French Alps – Plagne crazy

by Garry Cook (published in Daily Star Sunday)

I went to France a novice skier and came back Plagne crazy.
And it’s not just because this huge French Alpine resort has seven villages called Plagne – Plagne Centre, Aime La Plagne, Plagne Village, Plagne Soleil, Plagne 1800, Plagne Bellecote, Belle Plagne.
No, it’s the slopes, the views and the delicious raclette.
They call this area Paradiski and it’s not hard to see why.
La Plagne has the lot – from gentle nursery slopes for novices like me to tough black runs.
The ten different resorts that make up the La Plagne area also cater for the more adventurous, from ice climbing and ice baths to mogul fields and the Olympic bobsleigh run.
I was a bit worried that La Plagne would be one huge, characterless, commercial resort – it was anything but.
Its collection of villages were every bit as cosy and Alpine as I had imagined.
And with each linked by ski runs, chairlifts and cable cars, you can explore them and the surrounding mountains to your heart’s content.
I stayed in an apartment at Le Chalet d’Anaite in Montchavin, a few miles east of the Plagne villages. It was immaculate and surprisingly roomy with two bathrooms, two bedrooms, a kitchen, dining room and lounge area.
My stay at the resort coincided with the Telemark World Cup in January.
But even during the three-day event, the slopes were surprisingly empty and locals say it’s the best time of year to go if you want them to yourself.
I’d never heard of Telemark skiing before – but that didn’t stop me enjoying the spectacle of skiers speeding down the mountain, pulling off dazzling jumps and whizzing around 360-degree banked snow curves before sprinting across the finish line The night-time celebrations complete with torchlight procession to mark the sport’s 140th birthday were pretty cool too.
My own skiing career started under the guidance of Frederique, a delightful French woman who had me turning my ankles outwards while keeping my skis flat in no time (that’s how to brake, if you didn’t know).
In little more than an hour I was ploughing to a halt at ease and turning in satisfyingly big arcs. It was only the baby slopes – but I still impressed myself.
Even when I took a tumble it felt good to look up at the blue skies and jagged mountains.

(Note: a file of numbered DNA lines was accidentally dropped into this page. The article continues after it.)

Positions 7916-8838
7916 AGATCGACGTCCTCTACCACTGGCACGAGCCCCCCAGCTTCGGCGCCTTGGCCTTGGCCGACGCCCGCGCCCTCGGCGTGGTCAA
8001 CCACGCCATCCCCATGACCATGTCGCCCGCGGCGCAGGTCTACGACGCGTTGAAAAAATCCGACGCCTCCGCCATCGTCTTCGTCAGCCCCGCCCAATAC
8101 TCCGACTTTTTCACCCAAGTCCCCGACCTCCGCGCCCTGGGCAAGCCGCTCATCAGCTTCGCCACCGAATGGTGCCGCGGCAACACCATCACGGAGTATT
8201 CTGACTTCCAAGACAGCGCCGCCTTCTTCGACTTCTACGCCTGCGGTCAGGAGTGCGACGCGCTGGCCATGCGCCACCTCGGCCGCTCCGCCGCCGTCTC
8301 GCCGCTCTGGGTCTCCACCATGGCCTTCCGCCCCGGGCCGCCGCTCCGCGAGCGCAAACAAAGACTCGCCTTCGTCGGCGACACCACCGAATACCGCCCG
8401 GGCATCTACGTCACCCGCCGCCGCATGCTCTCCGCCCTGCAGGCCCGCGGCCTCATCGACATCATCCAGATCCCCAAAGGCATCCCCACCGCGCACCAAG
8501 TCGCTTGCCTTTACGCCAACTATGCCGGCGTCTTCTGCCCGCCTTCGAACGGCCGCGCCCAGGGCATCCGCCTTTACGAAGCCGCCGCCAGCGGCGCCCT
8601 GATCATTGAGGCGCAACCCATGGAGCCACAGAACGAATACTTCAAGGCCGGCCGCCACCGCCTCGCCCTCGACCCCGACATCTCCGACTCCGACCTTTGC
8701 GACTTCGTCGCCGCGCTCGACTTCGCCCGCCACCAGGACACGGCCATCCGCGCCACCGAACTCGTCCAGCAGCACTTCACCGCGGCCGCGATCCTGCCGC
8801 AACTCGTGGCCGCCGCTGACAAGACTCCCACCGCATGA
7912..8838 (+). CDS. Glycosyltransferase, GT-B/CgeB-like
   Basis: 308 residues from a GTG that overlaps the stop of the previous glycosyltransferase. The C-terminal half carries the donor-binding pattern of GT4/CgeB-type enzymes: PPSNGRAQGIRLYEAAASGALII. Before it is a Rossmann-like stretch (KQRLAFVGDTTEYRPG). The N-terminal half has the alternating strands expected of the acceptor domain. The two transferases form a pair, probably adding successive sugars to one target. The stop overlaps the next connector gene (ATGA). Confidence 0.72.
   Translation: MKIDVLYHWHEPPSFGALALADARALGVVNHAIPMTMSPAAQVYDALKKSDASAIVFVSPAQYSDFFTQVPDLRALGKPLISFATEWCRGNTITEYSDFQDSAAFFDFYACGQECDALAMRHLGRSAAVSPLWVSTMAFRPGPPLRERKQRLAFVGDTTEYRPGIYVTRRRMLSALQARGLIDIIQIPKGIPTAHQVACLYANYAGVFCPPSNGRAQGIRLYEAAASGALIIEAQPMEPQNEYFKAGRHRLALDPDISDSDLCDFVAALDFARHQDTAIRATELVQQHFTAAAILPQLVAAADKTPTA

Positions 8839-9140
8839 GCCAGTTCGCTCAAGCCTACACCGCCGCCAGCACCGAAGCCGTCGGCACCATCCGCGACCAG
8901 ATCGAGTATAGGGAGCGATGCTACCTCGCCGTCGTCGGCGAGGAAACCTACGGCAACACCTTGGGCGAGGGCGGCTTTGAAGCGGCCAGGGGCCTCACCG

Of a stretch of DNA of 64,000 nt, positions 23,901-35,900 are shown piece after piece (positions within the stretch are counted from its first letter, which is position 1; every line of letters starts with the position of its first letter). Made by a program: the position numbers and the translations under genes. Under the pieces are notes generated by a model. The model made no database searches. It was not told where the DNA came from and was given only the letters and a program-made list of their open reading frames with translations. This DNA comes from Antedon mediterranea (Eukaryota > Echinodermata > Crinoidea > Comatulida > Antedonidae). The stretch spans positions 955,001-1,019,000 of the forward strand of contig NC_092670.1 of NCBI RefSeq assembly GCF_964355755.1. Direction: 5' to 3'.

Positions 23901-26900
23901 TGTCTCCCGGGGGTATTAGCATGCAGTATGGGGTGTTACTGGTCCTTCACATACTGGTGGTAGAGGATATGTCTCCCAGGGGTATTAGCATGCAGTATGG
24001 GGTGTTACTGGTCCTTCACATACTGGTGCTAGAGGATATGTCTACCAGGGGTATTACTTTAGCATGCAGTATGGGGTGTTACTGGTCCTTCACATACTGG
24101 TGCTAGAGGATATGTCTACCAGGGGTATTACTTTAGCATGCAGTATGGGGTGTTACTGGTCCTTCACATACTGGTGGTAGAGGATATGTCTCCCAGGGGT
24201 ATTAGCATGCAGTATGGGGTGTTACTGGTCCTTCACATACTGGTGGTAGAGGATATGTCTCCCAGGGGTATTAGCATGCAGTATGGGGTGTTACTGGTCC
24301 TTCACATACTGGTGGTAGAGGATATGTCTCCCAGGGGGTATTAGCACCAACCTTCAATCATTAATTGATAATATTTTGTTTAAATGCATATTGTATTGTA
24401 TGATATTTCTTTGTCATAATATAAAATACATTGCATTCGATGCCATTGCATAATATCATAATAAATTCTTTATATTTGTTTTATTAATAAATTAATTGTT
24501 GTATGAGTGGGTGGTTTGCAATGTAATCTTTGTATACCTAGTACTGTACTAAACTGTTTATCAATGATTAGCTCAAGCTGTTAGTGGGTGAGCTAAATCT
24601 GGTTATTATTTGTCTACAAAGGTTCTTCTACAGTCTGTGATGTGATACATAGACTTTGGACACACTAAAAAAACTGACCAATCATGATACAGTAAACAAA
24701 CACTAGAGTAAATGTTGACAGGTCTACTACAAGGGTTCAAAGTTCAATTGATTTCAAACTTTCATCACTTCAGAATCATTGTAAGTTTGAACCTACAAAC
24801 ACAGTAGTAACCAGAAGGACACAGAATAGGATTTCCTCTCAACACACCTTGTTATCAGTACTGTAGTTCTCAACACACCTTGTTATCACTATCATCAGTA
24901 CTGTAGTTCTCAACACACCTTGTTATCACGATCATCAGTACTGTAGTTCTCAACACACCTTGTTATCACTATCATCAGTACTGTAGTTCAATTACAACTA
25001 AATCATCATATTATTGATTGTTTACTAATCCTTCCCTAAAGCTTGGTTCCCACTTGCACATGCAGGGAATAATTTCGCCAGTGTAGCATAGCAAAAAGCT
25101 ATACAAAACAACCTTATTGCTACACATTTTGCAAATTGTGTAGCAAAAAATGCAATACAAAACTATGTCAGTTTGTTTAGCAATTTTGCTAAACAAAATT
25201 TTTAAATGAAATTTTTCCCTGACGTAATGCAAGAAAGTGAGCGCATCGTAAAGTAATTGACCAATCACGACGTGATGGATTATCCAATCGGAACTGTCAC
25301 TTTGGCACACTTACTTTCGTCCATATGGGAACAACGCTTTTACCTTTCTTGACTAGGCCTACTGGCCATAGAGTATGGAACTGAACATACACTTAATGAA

A few hours later a serene ride up a chairlift took us to the Restaurant Le Saujet in Montchavin les Coches, the snuggest Alpine lodge you’ve ever seen.
The traditional food – I had pork, raisins and winter vegetables – was as good as the raclette I devoured at Le Petit Chaperon Rouge in Plagne 1800 the previous evening.
Even if you don’t like cheese, you’ve got to try raclette – where a huge slab of the stuff is slowly melted by a table-top heater on to your plate.
And what better way to celebrate a successful morning’s skiing and a big lunch than a 60mph jaunt down a 1500m bobsleigh run?
After being strapped in and saying our last goodbyes we were pushed off.
The bob was supposed to turn itself, though that didn’t stop it slamming into the sides with such force the four of us all thought we were going to flip over and die.
That apart, it was great fun.

We watched those more adventurous than ourselves strap themselves into the horrendous-looking mono-bob, a scary, one-man, selfsteering contraption. The victims (I mean riders) lie feet first and let gravity do the rest.
Later, we enjoyed another meal in one of the lodge restaurants. And the way the French do meals – slowly and with loads of drinking – there was no need to head to a bar.
By the time we got back to the chalet and my head hit the pillow, I was already dreaming of my return to La Plagne.

WHERE TO STAY: It costs £530 per apartment per week or £188 per person per week based on three sharing, including breakfast at Le Chalet d’Anaite. To book visit
FLIGHTS: Fly with easyJet from £54 return to Geneva from Gatwick, Luton, Bristol, East Midlands, Liverpool, Newcastle, Edinburgh, Glasgow and Belfast. Visit
SKI & BOB HIRE: All the villages have hire shops. The bobsleigh holds four and costs £27 each.
SKI PASSES: If all you want to do is ski, six-day passes cost less than £150. A pass for a single afternoon starts from £15.
There are plenty of family offers, plus accomodation and ski pass inclusive deals available. For example, an apartment and six-day pass costs £112 in April. For details, see

All images © Copyright Garry Cook